Civil War Love Letters: July 14–15, 1861
Steamer A. McDowell
July 14th 1861
My Dear Molly
I have been to Church this morning, (after writing you that Pencil Scrape before 6 A.M.) and I feel much better for it. It is such a great change from the vacuum & ennui of our boat life, or the weariness of our marches that it fell like oil on the troubled waters, or like dew on the grass. It was Communion Sunday too in an Old School Presbyterian Church & I never felt more like joining in
Was it the contrast & relief from my card playing & Swearing Dutch friends only - I am afraid so - as I know I am very impressible, & like the Chameleon too often take my hue from surrounding circumstances & colors - in some measure! very wrong Aint it? but so it is - How could a lazy man do otherwise than float with current? But I don’t want to enter metaphysics. Well what have I been doing since I came from Church? Why I’ve been reading Harpers Monthly! Dont mention a chapter in the Bible! Smoking & dozing - & now the Colonel having come home has Stopd these dutch boors from Card playing & as most of them have gone to sleep there is some quiet - So appropo. a conversation, in which I do all the talking as usual with Ma Cher Ami - I have had no letter since I returned to duty! I believe you've written to me but that only makes me feel worse! Oh Dear! What shall I do? What Do you think of Harper for July - I invested that much yesterday & consider myself fully repaid already - Porte Crayon is rich as usual in description & incident. Love's Messengers are sweet: Margeret Fuller Ossoli's story is so pitiful - Why is it that genius is always so unfortunate, & that the mere clods should progress & grow rich in this worlds goods?
All the other stories are well brought out! Thackeray in Phillip is in his best vein - but enough of Harper
At this point I came to a sudden halt. One company that had been sent to work after dinner on the breast works came home in open mutiny. It rained a little & it was Sunday So they perjured themselves into a Mutiny - They had been playing cards all morning recollect - so their religious scruples could not be very strong & as the remnants of Jacksons Army are coming back here a dozen at a time, poor, needy & desperate, we do not know what devilment they may commit at any moment, & Sunday & Monday require constant work & preparation
Col White gave them a sharp lecture - disgraced them a little & got them to work again but Babel had broke loose again & I could no more
I wished to tell what we were doing but there is so much, & so much plotting & counter plotting amongst ourselves too, that I find it totally impossible
As a matter of course the Ladies are at the bottom of it & your humble servant is as deep in the mire as anybody else – Said Ladies at present being friends or wives of prisoners. These Dutch & the Americans & Irish in our regiment have several times come to blows or nearly so, as to what sort of treatment they should receive
Our Dutch Compatriots Officers & all with few exceptions, wish to, & do when they can, treat them as dogs or the vilest of humanity might be or is treated, while the others wish to treat them as Ladies or as their conduct deserves. So we quarrel & plot, & each day supplies unlooked for incidents
We went in the country tother day & called at several Union houses & had a good dinner at one for 280 men served up in good style & at two hours notice. The Old Lady Mrs. White, as stout as a Dutch Beer Tub - is the very essence of old Virginia, with that old fashioned kind of hospitality that could never make you comfortable enough - but that considers that the very essence of comfort lies in stuffing you with good eating & drinking. At others we had refreshments - Strong & weak - While at the Secessionists we had closed doors & sour looks nevertheless that day we brought home 4 Wagon Loads (ox teams) powder besides Shot, Shell, Haversacks, Cartridge boxes, Cannon one or two & Artillery Carriages, also three Contraband darkies followed us which we have since delivered to the acting mayor of the City (The Mayor has seceded)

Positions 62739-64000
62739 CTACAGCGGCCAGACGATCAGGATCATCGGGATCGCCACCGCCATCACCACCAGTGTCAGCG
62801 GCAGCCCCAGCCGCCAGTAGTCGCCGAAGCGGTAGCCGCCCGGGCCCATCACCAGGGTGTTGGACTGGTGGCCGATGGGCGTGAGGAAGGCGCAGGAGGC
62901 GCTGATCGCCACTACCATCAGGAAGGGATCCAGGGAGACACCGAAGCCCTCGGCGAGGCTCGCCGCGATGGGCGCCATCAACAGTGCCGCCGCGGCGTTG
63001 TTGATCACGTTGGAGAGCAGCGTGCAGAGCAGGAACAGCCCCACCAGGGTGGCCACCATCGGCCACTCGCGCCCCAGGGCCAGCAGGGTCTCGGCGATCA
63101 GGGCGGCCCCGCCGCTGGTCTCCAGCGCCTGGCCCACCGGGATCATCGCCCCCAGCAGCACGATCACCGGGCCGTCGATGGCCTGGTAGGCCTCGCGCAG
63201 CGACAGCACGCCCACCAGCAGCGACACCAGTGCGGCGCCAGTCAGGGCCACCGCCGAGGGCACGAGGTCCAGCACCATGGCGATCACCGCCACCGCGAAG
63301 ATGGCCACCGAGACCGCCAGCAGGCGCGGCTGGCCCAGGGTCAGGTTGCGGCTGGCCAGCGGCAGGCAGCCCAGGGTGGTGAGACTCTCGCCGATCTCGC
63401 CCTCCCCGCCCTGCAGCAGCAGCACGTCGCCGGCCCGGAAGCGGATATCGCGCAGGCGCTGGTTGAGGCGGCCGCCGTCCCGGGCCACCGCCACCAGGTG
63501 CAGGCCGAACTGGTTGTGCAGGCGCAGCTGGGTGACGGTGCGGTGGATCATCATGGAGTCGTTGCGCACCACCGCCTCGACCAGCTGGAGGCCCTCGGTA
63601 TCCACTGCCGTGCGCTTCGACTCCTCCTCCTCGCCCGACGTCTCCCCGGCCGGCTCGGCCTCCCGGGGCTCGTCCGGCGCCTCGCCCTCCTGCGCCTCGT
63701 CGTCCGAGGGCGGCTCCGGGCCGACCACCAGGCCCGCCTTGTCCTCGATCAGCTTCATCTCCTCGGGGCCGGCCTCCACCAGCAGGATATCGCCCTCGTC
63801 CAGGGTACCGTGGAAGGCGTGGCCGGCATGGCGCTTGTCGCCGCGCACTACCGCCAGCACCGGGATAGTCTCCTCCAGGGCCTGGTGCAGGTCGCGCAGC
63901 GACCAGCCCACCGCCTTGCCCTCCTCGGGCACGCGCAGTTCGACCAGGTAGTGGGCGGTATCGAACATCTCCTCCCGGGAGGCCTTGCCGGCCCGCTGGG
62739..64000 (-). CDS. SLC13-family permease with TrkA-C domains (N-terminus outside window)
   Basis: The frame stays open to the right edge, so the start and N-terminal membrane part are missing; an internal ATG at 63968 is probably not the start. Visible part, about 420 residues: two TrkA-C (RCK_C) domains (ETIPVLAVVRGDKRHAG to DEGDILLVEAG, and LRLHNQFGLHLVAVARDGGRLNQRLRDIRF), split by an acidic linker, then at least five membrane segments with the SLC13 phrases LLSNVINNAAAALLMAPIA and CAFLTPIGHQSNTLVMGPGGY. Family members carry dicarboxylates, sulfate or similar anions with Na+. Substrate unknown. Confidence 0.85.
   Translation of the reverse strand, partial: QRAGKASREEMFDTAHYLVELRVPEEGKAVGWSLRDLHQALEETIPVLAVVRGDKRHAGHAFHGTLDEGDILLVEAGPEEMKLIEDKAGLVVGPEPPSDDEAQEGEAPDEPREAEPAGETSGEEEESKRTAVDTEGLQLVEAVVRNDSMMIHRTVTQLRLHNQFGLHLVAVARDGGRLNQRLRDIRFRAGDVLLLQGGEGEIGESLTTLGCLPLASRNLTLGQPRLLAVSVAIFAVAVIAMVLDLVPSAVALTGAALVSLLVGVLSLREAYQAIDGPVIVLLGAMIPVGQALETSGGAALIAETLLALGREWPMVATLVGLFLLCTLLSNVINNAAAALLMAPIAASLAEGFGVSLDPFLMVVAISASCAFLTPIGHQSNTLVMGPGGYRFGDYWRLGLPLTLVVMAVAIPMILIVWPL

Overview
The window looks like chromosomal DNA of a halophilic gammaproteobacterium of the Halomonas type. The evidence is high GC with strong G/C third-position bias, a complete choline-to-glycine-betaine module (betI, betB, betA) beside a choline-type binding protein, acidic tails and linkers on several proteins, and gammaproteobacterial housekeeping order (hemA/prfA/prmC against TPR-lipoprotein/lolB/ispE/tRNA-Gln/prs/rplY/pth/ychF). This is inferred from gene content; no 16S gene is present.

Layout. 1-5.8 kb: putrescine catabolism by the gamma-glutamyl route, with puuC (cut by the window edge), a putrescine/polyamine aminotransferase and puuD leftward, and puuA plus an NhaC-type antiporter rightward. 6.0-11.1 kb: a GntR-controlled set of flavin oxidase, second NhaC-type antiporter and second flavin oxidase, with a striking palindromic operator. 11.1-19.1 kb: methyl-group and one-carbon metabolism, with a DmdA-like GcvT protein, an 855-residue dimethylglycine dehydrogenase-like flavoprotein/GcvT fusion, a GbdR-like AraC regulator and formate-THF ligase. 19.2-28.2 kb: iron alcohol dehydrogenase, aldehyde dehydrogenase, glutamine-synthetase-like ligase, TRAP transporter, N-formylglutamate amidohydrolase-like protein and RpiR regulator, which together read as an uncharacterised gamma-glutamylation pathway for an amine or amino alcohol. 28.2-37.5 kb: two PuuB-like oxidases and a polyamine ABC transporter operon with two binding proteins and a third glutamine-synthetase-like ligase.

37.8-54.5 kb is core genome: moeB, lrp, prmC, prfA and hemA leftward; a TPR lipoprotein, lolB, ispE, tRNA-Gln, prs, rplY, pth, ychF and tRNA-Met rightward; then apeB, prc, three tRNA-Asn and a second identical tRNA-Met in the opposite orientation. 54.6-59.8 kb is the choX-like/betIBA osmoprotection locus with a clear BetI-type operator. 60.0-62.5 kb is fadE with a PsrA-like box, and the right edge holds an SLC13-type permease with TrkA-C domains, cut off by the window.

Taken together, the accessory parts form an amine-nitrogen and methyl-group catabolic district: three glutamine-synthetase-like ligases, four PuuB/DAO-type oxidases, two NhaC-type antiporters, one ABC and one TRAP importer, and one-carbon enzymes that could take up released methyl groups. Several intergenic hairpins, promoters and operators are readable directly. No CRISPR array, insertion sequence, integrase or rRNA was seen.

These Darkies were shot by their master, after we left because they informed us where the Powder &c was secreted. Our Doctor took over sixty pickles of shot out of the back of one -- such is the result of a violent temper, when disappointed
Our Senior Captain - Captain Tannahill has his wife along & she presides in our boat. She was raised within Fortress Monroe in Virginia, & seems quite at home - She is young not pretty, & more of a girlish hoyden than a Lady - the consequence of camp life, a poor education & a bad head piece - 10 P.M -
Got disturbed just here again - our company is on guard - but notwithstanding all hands not on Sentry duty had to go up hill & go to work on the breastworks
We have done so up to this time & now all hands 600 lay or stand by their arms expecting an immediate attack - by our vigilance we expect to frighten them off - but they have gathered to near 1000 - with pistols shot guns & bowie knives & are desperate - all our plans are laid - & though our fighting maybe uphill work - we hope to make theirs more so
I shall think of thee dearest in the hottest of it (if it comes) & it will nerve my arm tenfold Good bye - God bless us all
I am in haste
James E. Love
A thousand kisses & pleasant dreams to both of us -
1 o clock in the morning. All quiet yet.Goodnight Love
Read the original letter by James E. Love.
Read more letters.
Read more about the project.